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Boris Yeltsin and Crisis in Russia

April 05, 1993

The world would be a far safer place if American foreign policy were being designed by Alexander Cockburn and Susan Eisenhower.

His column and her essay on the same day (March 23) on your Commentary page point out Bill Clinton's blunder in expressing support for Boris Yeltsin as he wrestles for power with Russia's democratically elected Parliament. While Eisenhower and Cockburn both reason, accurately, that Yeltsin's opponents are at least as democratic as he and now represent a far larger constituency, Cockburn takes it a step further to nail down the principle that it's the people we should be supporting, not an individual leader, no matter how supportive he seems of our agenda.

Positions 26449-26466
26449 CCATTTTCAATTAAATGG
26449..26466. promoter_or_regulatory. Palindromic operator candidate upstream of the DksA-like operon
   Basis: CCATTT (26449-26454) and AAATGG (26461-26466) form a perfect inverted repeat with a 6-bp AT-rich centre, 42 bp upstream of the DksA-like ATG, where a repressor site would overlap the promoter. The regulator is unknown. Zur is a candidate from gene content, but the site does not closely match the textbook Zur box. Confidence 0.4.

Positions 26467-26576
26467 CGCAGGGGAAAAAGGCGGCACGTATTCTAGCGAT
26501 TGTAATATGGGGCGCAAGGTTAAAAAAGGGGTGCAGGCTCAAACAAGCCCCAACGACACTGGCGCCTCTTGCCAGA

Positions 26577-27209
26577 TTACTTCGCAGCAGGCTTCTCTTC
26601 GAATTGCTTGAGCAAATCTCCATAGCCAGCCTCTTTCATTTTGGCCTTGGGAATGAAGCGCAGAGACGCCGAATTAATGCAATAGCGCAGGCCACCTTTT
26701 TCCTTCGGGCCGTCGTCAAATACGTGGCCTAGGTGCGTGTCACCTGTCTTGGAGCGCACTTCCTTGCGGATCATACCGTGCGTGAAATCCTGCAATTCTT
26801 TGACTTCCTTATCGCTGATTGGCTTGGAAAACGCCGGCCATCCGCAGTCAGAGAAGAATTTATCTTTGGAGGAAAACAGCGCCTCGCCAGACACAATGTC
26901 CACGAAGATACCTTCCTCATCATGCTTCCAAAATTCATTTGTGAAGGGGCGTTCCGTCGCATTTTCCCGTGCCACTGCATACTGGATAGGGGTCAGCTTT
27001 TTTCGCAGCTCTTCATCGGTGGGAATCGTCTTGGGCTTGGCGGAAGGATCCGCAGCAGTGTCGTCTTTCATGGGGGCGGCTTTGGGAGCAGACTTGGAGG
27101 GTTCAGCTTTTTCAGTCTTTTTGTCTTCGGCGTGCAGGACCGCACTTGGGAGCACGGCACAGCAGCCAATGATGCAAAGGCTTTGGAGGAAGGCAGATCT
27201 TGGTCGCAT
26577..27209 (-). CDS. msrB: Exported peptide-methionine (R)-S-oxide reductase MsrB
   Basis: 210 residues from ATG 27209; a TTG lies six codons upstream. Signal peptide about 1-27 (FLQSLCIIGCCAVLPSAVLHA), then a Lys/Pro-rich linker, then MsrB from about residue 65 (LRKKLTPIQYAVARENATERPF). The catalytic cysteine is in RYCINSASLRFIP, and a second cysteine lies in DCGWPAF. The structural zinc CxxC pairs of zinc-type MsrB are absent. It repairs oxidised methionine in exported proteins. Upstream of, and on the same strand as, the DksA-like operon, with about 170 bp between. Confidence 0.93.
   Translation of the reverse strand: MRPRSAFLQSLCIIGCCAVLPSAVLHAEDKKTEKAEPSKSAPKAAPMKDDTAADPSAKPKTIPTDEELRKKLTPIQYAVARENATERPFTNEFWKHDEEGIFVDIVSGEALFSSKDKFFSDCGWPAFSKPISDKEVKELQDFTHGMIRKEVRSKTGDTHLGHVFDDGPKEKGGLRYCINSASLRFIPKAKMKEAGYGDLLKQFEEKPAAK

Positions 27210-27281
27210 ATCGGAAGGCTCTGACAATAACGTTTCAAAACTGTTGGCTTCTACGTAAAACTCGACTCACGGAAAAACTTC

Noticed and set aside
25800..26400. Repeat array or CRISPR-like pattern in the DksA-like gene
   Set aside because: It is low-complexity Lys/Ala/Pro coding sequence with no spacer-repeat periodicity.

It's sad that administrations from Eisenhower (Ike, not Susan) to Clinton have been so ready to proclaim support, or even "friendship," for this president, this dictator or that monarch. Despots around the globe have had our support for the price of signing on to our program.

In each case, we earned, at best, the disrespect and, at worst, the hatred of the people in whose political processes we had the arrogance and the bad judgment to intervene.

Our friends should always be the people of the country in question. And, when they are going through a process of sorting out who their leader will be, they don't need nor should we volunteer our recommendation.

DON BUSTANY

Los Angeles

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